Following my brief research into functional programming proper (namely Haskell, Lisp, and Clojure), I concluded that a structure similar to the following may be useful. The implementation is in C++ and follows from the latest writings from David Vandevoode, Nicolai Josuttis, and Douglas Gregor in their book, C++ Templates: The Complete Guide. Anyway, if I can get the following working, then I’ll have more to say on the topic of the intersection of functional programming and C++. As it stands, the latest build scripts for Fedora Linux and the basic skeletons for the .hxx and .cxx files is as far as I’ve gotten. The following link is to the git commit reflecting these changes.
Professor Andrew S. Tanenbaum made an operating system 30 years ago named MINIX. He wrote a letter recently in which he highlighted the little known tidbit that his operating system could rank among the most widely deployed system of all time. It was a surprise that, although he could have made billions, he setup his operating system from the goodness of his heart so that even major corporations could use it and make billions. Harvesting free stuff to make proprietary closed stuff. Meanwhile, the move validates MINIX as superior as an industrial strength microkernel.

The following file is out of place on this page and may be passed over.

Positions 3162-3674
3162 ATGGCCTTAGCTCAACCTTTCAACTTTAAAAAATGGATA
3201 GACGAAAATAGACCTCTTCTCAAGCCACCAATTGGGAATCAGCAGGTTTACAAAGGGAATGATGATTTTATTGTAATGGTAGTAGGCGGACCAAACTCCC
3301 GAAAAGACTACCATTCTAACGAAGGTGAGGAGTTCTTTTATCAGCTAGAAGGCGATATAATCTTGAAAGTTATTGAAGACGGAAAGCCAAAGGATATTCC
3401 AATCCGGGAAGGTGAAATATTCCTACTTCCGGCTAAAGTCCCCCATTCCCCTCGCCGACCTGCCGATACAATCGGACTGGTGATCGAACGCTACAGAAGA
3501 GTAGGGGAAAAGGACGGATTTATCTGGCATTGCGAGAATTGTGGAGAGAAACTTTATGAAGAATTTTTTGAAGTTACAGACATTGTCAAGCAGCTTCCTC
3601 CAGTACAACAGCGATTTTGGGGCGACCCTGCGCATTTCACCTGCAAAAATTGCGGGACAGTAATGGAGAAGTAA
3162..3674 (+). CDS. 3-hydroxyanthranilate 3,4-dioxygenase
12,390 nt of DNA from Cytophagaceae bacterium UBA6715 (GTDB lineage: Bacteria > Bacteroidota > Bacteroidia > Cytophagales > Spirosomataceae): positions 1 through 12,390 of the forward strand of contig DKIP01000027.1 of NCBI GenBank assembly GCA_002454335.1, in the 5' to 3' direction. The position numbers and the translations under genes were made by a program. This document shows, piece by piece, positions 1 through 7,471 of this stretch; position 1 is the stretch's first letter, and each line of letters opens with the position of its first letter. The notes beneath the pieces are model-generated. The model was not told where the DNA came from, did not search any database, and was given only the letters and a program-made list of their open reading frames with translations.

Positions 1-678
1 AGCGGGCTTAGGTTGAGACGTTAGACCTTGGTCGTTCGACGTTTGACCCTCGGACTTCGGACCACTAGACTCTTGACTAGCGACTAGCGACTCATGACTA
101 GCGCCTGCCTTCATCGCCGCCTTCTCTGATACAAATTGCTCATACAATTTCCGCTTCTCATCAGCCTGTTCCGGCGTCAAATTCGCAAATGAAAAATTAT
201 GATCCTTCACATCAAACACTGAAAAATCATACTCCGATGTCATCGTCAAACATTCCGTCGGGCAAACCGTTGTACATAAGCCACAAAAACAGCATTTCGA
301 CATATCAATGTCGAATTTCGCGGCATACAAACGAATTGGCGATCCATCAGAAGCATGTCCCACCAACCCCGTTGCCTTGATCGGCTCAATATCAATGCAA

Paul Pacheco, who works at American Airlines, explains in succinct layman’s terms how C code executes faster than Python. Steve Baker concludes that present-day computers and their processors are designed to accommodate the C and C++ programming languages. That makes sense from the standpoint that it is stated that C was used features of the PDP-11 during the creation of UNIX. It is likely that the PDP-11 influenced C. Likewise, as the PDP-11 influenced Intel x86, then it follows that C has a design aligned to Intel based computers.